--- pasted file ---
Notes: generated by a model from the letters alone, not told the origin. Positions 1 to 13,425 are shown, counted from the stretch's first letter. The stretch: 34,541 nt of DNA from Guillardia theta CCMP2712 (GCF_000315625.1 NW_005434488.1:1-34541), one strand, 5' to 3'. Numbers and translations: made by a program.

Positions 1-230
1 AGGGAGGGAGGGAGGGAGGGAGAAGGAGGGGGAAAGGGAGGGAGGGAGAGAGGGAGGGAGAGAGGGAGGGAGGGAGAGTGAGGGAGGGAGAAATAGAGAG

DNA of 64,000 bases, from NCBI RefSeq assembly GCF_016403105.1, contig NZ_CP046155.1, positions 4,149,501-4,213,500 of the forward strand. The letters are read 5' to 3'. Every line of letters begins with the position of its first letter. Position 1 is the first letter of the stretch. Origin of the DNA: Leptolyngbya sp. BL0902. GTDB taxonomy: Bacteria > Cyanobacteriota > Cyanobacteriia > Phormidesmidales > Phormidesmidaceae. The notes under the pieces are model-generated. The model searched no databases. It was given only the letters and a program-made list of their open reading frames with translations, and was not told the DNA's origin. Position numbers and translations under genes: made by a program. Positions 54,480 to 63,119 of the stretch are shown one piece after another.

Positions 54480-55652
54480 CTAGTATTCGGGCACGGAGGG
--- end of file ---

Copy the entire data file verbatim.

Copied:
Notes: generated by a model from the letters alone, not told the origin. Positions 1 to 13,425 are shown, counted from the stretch's first letter. The stretch: 34,541 nt of DNA from Guillardia theta CCMP2712 (GCF_000315625.1 NW_005434488.1:1-34541), one strand, 5' to 3'. Numbers and translations: made by a program.

Positions 1-230
1 AGGGAGGGAGGGAGGGAGGGAGAAGGAGGGGGAAAGGGAGGGAGGGAGAGAGGGAGGGAGAGAGGGAGGGAGGGAGAGTGAGGGAGGGAGAAATAGAGAG

DNA of 64,000 bases, from NCBI RefSeq assembly GCF_016403105.1, contig NZ_CP046155.1, positions 4,149,501-4,213,500 of the forward strand. The letters are read 5' to 3'. Every line of letters begins with the position of its first letter. Position 1 is the first letter of the stretch. Origin of the DNA: Leptolyngbya sp. BL0902. GTDB taxonomy: Bacteria > Cyanobacteriota > Cyanobacteriia > Phormidesmidales > Phormidesmidaceae. The notes under the pieces are model-generated. The model searched no databases. It was given only the letters and a program-made list of their open reading frames with translations, and was not told the DNA's origin. Position numbers and translations under genes: made by a program. Positions 54,480 to 63,119 of the stretch are shown one piece after another.

Positions 54480-55652
54480 CTAGTATTCGGGCACGGAGGG